The attorney general of one state calls it "the latest scam on the largest group of people who are struggling with the most debt."
What she is referring to is student-loan indebtedness, which has reportedly strapped consumers across the country with well more than $1 trillion in outstanding loans.
Proven bankruptcy attorneys know well from tenured experience about the scam alluded to above and the central role that is played in it -- and in many other efforts targeting hard-pressed debtors -- by debt-settlement companies.
Such entities operate in large numbers throughout the country, including in Florida. For many years, they have aggressively hyped claims of 100-percent relief for consumers who are staggering under weighty mortgage obligations, credit card bills and other repayment duties.
As is indicated through much litigation against these companies and a notably high level of consumer complaints, the promises of relief frequently don’t pan out. In fact, reliance upon actors in the debt-settlement industry often leaves debtors frustrated and even further in hock to both original creditors and to the very companies that pledged to help them.
That such companies are now sometimes touting promises of complete relief from student loan repayment duties is particularly troublesome, since student loan forgiveness is a relative rarity in the realm of unsecured debt.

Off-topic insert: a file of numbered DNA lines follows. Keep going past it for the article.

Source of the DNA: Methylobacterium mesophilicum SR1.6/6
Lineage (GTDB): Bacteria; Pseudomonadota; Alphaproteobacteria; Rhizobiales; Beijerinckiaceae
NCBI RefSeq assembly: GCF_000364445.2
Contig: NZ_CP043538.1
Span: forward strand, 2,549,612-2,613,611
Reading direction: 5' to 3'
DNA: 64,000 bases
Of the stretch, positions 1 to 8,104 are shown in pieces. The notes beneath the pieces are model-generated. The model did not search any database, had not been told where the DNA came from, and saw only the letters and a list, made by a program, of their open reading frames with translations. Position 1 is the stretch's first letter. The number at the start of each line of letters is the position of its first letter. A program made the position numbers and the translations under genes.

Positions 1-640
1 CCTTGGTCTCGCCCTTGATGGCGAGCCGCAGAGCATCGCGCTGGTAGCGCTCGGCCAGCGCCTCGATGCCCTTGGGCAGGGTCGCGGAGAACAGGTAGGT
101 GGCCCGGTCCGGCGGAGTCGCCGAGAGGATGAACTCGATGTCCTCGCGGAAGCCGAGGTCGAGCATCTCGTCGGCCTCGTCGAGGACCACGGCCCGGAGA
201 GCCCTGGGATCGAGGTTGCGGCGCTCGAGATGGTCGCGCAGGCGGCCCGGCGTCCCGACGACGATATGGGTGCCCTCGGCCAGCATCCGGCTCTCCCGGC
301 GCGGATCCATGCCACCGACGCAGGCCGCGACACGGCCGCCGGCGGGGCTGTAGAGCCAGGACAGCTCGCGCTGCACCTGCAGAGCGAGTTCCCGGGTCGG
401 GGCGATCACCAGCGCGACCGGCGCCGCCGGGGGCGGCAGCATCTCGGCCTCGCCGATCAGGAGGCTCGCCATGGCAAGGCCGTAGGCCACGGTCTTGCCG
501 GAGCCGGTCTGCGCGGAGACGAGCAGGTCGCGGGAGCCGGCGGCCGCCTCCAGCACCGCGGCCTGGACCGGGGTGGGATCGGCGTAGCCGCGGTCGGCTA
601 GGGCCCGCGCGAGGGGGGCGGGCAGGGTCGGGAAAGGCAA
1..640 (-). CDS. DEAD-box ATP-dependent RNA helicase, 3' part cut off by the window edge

Many people who face crushing debt levels seek foremost an honest appraisal of their debt and what can conceivably be done about it to help them regain a firm financial footing. Such analysis includes a candid discussion of their assets and liabilities, as well as the types of debt they owe, followed by a suggested course of action that truly promotes their best interests.
That type of work is what is engaged in daily by an experienced bankruptcy attorney, who is specially trained to help persons with financial problems, fully credentialed to do so, and with a fiduciary duty to put their interests first.
The same cannot be said of the troubled debt-settlement industry.
Source: The New York Times, “Companies that offer help with student loans are often predatory, officials say,” Rachel Abrams and Jessica Silver-Greenberg, July 13, 2014